On April 19, McDonald’s franchises across the nation held a
National Hiring Day with the goal of hiring 50,000 workers nationwide,
including around 2000 in Northern California. Scott Rodrick is the owner of 10
McDonald’s in San Francisco. His experience on this Day sheds light  on the current state of the  economy in California, and on the role of
McDonald’s jobs in the state’s labor market.

Rodrick  grew up in a
McDonald’s family ("I have ketchup in my blood"). His father  purchased a McDonald’s franchise in Florida in
1965. Scott’s first job was in a McDonald’s. After attending Dartmouth as a
undergraduate and working for a time in finance, Scott purchased his first
McDonald’s store in 1989. At present he owns 10 of the 19 McDonald’s in San

Rodrick estimates that each of his McDonald’s employs an
average of 50 workers.  Roughly, 35 of
these workers are full-time, 15 part-time. Each store has 5-6 management staff,
with the bulk  of the line workers
cross-trained to handle kitchen duties, cash register, and maintenance.

The workers still include youth, the group that has
traditionally made up the McDonald’s workforce. Their ranks, though, have been
thinned by two other groups taking McDonald’s jobs in California. One group is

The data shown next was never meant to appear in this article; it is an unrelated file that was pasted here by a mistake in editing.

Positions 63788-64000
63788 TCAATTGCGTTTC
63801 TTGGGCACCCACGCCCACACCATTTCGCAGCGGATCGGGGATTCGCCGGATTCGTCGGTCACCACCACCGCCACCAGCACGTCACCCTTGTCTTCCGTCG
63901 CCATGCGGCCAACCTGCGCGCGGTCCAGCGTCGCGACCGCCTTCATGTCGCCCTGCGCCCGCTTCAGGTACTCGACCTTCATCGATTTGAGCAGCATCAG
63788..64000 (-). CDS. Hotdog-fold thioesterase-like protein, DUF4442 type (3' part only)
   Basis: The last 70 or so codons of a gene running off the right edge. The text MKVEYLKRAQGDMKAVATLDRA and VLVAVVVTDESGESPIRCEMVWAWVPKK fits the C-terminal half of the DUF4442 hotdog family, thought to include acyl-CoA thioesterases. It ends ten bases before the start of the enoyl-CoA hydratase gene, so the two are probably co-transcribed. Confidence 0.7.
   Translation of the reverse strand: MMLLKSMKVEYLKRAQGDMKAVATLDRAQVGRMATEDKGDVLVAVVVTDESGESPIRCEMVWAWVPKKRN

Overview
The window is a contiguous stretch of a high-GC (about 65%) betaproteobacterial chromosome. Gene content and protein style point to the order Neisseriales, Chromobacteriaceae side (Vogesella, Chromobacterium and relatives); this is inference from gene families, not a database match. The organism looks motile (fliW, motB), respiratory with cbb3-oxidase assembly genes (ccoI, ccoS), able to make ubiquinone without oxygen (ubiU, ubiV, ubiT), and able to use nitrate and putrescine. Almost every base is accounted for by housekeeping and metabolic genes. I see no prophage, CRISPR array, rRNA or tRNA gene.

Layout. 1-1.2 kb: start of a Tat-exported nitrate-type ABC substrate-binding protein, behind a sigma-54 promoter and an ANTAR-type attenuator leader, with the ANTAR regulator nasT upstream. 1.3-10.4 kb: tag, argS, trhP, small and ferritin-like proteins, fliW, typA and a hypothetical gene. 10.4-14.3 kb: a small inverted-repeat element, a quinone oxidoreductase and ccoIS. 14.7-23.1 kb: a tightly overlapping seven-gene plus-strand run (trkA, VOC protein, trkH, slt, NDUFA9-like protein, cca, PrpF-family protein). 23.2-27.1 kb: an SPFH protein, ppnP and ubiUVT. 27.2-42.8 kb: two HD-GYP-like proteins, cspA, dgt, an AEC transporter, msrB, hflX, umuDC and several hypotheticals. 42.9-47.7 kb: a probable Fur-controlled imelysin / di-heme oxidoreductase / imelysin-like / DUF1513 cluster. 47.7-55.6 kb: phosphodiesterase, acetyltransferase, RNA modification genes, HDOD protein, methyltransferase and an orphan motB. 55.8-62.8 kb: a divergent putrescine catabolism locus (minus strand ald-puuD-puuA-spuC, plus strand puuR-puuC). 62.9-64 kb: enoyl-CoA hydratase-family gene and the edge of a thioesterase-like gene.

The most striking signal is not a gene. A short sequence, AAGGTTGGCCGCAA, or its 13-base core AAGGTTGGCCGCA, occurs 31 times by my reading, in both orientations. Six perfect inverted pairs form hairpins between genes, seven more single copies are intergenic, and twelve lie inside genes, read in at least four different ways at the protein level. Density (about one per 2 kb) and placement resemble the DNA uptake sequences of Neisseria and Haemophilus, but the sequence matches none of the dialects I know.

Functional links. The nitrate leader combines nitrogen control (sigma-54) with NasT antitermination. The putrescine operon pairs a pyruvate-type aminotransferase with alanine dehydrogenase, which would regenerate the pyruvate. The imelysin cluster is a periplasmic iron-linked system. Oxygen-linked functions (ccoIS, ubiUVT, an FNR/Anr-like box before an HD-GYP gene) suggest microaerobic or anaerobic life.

immigrant adults. The second group, especially since the Great Recession, is
experienced workers, who have lost jobs and seen other options disappear.

For National Hiring Day, Rodrick designated two of his McDonald’s
to be the interview venues. "I was astounded by the turnout of job seekers, "
Rodrick notes. "Before opening, we had long lines of job seekers on the
sidewalk, and the job seekers kept coming throughout the day. In all, we
probably received 350-400 applications in the one day. In my twenty years of
owning McDonald’s I’ve never seen anything like this." From this pool of
applications, he expects to hire 30-35 new workers.

Mike Sugerman of Channel 5 in the Bay Area did a fine
overview of the hiring process, with worker interviews, for the evening news (click
here for video
). Sugerman’s story captures the range of workers coming to
be interviewed, including a woman in her early fifties and a younger man in his

I make a cameo appearance in the story, noting the roles
that McDonald’s jobs have played in the California labor market. For decades,
McDonald’s jobs have been held mainly by youth. Some of these youth have
advanced into management positions at McDonald’s franchises or corporate
McDonald’s. For a greater number  of
youth, these jobs have provided work experience and customer skills that have
proved useful in subsequent jobs outside of McDonald’s.

Study after study by the local Workforce Investment Boards
in California have reached the same conclusion regarding hiring. For a great
number of jobs in California, employers are not looking for specific vocational
skills. Rather they are looking for literacy skills and for work orientation
skills-skills of teamwork, customer service, coming to work on time. These are
precisely the skills taught by McDonald’s, and why the McDonald’s jobs have
proved to be an effective training for many California youth.

While the economy will continue to mean more adults working
at McDonald’s, it will be unfortunate if McDonald’s gets too far away from this
important California labor market role.